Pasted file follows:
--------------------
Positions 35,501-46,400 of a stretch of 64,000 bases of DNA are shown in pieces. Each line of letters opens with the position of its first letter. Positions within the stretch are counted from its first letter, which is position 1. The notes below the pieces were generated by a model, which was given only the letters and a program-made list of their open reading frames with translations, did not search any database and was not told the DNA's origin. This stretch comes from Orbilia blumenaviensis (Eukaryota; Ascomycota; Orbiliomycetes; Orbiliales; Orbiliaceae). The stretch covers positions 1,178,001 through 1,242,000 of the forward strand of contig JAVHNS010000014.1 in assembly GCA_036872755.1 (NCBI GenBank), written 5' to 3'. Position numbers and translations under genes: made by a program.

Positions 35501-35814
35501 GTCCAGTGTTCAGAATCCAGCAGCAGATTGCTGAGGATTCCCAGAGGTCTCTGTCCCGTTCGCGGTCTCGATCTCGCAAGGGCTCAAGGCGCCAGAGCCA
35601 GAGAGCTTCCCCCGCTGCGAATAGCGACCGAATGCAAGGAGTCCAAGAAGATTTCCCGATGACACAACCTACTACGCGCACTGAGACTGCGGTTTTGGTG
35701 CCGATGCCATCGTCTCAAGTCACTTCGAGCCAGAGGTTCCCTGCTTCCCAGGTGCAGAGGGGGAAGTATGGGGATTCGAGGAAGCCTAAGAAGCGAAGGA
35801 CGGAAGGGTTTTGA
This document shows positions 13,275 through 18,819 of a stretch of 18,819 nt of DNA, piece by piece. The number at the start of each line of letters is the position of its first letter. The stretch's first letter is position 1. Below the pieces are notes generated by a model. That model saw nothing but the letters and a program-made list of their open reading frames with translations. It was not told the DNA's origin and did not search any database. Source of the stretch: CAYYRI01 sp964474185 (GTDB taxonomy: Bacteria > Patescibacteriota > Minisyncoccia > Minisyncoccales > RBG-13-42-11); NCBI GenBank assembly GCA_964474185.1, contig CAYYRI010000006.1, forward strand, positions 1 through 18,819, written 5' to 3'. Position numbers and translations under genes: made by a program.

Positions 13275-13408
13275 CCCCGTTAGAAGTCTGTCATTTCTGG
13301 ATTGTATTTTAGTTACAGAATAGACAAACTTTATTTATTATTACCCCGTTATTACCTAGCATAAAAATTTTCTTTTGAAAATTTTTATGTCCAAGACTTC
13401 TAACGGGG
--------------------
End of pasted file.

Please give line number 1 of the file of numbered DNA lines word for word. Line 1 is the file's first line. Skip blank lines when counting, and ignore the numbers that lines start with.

Positions 35,501-46,400 of a stretch of 64,000 bases of DNA are shown in pieces. Each line of letters opens with the position of its first letter. Positions within the stretch are counted from its first letter, which is position 1. The notes below the pieces were generated by a model, which was given only the letters and a program-made list of their open reading frames with translations, did not search any database and was not told the DNA's origin. This stretch comes from Orbilia blumenaviensis (Eukaryota; Ascomycota; Orbiliomycetes; Orbiliales; Orbiliaceae). The stretch covers positions 1,178,001 through 1,242,000 of the forward strand of contig JAVHNS010000014.1 in assembly GCA_036872755.1 (NCBI GenBank), written 5' to 3'. Position numbers and translations under genes: made by a program.